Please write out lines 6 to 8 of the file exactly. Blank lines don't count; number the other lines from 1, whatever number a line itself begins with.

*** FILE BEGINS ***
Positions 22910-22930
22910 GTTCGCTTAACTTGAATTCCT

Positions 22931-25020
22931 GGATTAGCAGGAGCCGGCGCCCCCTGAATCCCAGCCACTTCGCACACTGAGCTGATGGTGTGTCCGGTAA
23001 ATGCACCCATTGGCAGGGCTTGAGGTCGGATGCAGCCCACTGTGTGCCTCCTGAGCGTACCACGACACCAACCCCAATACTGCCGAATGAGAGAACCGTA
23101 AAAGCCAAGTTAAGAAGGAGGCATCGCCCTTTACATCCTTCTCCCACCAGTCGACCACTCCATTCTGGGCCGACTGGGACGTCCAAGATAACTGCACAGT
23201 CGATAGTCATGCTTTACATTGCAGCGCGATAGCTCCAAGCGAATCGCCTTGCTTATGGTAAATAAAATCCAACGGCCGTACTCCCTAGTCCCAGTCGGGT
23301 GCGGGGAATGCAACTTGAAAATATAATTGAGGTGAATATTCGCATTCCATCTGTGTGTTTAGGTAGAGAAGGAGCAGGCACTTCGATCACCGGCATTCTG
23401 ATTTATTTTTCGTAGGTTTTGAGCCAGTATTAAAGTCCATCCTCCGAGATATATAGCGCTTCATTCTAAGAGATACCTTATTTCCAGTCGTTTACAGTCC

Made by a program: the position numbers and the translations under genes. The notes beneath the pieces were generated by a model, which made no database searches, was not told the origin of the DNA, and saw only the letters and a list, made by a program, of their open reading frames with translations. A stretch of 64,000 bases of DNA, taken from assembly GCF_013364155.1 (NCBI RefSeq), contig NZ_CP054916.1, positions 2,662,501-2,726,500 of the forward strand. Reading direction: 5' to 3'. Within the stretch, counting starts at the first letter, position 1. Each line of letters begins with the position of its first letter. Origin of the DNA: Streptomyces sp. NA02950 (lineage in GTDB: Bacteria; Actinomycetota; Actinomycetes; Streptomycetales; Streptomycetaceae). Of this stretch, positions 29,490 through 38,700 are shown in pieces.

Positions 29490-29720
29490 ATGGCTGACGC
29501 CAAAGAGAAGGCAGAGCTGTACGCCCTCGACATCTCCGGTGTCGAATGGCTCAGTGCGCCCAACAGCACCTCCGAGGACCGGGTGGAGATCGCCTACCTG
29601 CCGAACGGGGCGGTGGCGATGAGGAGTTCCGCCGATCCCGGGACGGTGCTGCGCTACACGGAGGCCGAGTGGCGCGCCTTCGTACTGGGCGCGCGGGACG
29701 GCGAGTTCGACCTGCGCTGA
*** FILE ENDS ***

23101 AAAGCCAAGTTAAGAAGGAGGCATCGCCCTTTACATCCTTCTCCCACCAGTCGACCACTCCATTCTGGGCCGACTGGGACGTCCAAGATAACTGCACAGT
23201 CGATAGTCATGCTTTACATTGCAGCGCGATAGCTCCAAGCGAATCGCCTTGCTTATGGTAAATAAAATCCAACGGCCGTACTCCCTAGTCCCAGTCGGGT
23301 GCGGGGAATGCAACTTGAAAATATAATTGAGGTGAATATTCGCATTCCATCTGTGTGTTTAGGTAGAGAAGGAGCAGGCACTTCGATCACCGGCATTCTG